Kenny is an RTE sports journalist who has covered many sports but his firm favourite is rallying. He loves everything from the roar of the engines to the easy camraderie between competitors.

    In this documentary, Kenny brings the listener behind the scenes at the Cork 20 Rally 2015, which took place in North Cork last October.

    He records the contrast between the spectators excitement at the danger and the organisers’ fear of it: one farmer wishes the cars would drive faster near his land - even if it meant hitting his wall. While nearby, marshalls are threatening to call off a stage unless spectators stand well back.

    Kenny focusses particularly on the overlooked work of the ‘co-drivers’ and the companies who sell them navigation guides, called ‘pacenotes’.

    One of those co-drivers is Alison Levis, a chef from Skibbereen, who navigates for her brother, Adrian, who is a truck driver and farmer. Alison and Adrian love rallying but especially the stages - where they are racing against the clock. Alison: “You’re sitting there concentrating. You’re on your notes. You’re in the zone.” Adrian: “Say a stage takes 10 minutes. For 10 minutes, you’re free. It’s you and the road. You forget about everything - you’re free.” Alison: “You’re not on Facebook, or Snapchat. You’re not checking in.” Adrian: “That’s why we do it!”

    Zen and the Art of Irish Rallying, sort of.

    —Huffduffed by Clampants

  8. Freakonomics: Are We in a Mattress-Store Bubble?

    You’ve seen them — everywhere! — and often clustered together, as if central planners across America decided that what every city really needs is a Mattress District. There are now dozens of online rivals too. Why are there so many stores selling something we buy so rarely?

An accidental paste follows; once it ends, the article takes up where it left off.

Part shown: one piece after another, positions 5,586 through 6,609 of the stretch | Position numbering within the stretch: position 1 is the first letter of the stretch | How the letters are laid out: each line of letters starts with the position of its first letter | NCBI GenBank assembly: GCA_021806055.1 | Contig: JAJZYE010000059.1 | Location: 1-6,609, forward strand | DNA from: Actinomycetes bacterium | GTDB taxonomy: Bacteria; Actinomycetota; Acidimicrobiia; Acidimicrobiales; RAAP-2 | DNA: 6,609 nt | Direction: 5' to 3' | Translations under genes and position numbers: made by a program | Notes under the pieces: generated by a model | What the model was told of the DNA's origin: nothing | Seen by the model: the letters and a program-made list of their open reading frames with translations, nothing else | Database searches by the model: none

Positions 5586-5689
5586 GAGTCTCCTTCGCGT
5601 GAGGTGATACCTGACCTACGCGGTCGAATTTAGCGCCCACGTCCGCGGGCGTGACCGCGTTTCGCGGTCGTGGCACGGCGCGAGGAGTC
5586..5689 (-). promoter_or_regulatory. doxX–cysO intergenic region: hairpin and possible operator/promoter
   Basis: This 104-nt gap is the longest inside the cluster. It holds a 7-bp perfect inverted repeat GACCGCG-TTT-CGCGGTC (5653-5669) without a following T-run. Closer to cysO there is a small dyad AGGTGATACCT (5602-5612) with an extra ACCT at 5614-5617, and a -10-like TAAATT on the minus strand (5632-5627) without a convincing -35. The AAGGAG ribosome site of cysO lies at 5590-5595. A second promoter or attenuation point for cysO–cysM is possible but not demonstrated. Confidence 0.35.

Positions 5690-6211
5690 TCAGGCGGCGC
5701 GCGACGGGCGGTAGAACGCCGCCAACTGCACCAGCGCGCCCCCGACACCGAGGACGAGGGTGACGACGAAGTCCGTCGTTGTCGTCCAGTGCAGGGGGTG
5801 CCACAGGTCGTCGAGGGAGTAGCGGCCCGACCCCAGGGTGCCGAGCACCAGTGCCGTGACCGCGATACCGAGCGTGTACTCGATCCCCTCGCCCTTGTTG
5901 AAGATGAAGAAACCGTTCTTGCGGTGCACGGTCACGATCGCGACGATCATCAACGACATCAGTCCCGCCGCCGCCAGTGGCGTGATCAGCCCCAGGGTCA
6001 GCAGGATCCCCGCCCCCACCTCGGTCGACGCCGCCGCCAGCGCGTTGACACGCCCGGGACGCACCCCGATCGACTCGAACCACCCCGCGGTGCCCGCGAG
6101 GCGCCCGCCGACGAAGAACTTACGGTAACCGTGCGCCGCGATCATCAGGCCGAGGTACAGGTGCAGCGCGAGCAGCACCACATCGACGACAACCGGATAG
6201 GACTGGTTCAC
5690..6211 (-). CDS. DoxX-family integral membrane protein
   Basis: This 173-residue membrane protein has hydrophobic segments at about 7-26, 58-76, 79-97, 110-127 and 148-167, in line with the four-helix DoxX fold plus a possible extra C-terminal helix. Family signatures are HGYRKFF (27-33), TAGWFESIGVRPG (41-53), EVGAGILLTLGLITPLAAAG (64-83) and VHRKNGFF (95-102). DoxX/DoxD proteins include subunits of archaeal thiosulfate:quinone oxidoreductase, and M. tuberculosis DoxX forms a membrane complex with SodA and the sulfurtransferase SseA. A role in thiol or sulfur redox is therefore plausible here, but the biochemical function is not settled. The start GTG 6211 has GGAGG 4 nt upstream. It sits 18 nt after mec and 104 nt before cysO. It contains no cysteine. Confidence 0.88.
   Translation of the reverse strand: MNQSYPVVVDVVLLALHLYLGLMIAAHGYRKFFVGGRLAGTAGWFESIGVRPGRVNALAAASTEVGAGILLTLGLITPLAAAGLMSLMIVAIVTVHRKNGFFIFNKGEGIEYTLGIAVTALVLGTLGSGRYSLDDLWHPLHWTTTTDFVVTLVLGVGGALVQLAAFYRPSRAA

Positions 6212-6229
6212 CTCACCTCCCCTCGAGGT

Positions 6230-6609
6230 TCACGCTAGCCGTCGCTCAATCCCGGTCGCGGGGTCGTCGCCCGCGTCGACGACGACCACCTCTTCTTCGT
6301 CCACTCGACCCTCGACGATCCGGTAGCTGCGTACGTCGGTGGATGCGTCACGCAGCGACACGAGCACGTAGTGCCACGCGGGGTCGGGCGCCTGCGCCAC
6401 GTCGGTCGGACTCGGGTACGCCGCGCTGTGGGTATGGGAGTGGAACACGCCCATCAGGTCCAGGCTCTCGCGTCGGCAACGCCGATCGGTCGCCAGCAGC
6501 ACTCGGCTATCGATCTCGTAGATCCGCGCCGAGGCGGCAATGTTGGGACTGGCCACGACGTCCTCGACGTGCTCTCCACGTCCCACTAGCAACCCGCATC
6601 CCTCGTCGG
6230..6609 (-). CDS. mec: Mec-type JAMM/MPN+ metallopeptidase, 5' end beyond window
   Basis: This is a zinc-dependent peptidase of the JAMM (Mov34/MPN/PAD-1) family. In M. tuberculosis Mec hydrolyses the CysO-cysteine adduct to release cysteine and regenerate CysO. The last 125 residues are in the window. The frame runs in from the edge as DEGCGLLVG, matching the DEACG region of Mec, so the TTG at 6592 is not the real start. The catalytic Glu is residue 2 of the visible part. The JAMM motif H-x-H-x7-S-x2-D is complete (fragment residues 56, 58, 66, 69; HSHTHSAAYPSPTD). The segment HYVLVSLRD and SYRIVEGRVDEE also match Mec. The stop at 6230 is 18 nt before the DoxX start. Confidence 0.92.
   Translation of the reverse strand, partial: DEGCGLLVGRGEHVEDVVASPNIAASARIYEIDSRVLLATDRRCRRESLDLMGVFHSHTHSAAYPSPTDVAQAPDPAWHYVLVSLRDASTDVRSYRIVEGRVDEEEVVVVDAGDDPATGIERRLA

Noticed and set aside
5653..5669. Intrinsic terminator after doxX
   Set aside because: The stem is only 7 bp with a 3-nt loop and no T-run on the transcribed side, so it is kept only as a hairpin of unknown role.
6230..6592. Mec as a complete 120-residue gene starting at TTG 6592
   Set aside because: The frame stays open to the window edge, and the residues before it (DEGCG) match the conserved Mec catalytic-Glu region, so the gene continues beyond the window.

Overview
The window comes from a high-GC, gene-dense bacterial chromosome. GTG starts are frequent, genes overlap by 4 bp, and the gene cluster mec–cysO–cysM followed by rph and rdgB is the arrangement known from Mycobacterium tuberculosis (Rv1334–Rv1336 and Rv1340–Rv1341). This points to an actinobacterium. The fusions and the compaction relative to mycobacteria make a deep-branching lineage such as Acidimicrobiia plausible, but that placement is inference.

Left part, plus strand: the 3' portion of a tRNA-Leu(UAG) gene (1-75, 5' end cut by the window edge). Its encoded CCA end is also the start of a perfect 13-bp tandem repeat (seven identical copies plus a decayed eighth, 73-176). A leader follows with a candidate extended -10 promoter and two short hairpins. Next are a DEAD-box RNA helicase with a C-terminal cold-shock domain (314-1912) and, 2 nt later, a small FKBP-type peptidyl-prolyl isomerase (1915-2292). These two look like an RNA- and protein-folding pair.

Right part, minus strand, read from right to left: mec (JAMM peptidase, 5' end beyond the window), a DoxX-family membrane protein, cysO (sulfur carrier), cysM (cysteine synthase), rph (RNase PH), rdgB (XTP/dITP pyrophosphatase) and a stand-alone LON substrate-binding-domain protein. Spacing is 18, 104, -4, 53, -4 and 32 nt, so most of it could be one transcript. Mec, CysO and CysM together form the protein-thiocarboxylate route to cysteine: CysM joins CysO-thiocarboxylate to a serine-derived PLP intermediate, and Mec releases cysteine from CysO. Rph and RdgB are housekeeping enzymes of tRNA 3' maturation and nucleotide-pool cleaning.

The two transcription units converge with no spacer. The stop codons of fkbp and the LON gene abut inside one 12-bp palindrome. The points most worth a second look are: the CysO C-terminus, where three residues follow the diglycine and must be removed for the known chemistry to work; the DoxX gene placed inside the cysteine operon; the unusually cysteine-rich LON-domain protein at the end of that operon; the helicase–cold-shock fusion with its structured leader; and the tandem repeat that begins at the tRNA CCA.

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  9. 99% Invisible 219 - Unpleasant Design

    Benches in parks, train stations, bus shelters and other public places are meant to offer seating, but only for a limited duration. Many elements of such seats are subtly or overtly restrictive. Arm rests, for instance, indeed provide spaces to rest arms, but they also prevent people from lying down or sitting in anything but a prescribed position. This type of design strategy is sometimes classified as "hostile architecture," or simply: "unpleasant design."

    Gordan Savičić and Selena Savić, co-editors of the book Unpleasant Design, are quick to point out that unpleasant designs are not failed designs, but rather successful ones in the sense that they deter certain activities by design.

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    —Huffduffed by Clampants

  10. SCB Radio Episode #001

    I’m very excited to announce the launch of SCB Radio, my brand new weekly show. Every week I’ll be presenting a rundown of my favourite tunes, not so much in a mix format but playing tracks and putting them into a bit of context and hopefully introducing you to some music you haven’t heard before.

    This is the first weekly show I’ve done since being on pirate radio in London many years ago so I’m really looking forward to getting back on the airwaves for a packed hour of music each week. The show will be broadcast on FM radio throughout the world and of course we’ll be archiving it too, so lock on, tune in, and drop out….Here’s the first edition.

    Hope you enjoy.


    1 Moderat – Running (Shed Remix) 2 Tessela – Diving 3 Midland –Blush 4 Mind Against –Gravity 5 Härdstedt – Alliteration 6 Pearson Sound – XLB 7 Trevino – Desecrate 8 Pedram - LEX (Craig Richards Magic Carpet Ride Remix) 9 Recondite – Nock 10 Eric Cloutier -Ipseity 11 Sepalcure - Devil Inside (LA-4A remix) 12 Truncate - Another One -(Len Faki Remix) 13 Robert Hood – Magnet 14 Eric Cloutier –Heuristic 15 Nicole Moudaber & Skin -Organic Love (Scuba Remix)

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    —Huffduffed by Clampants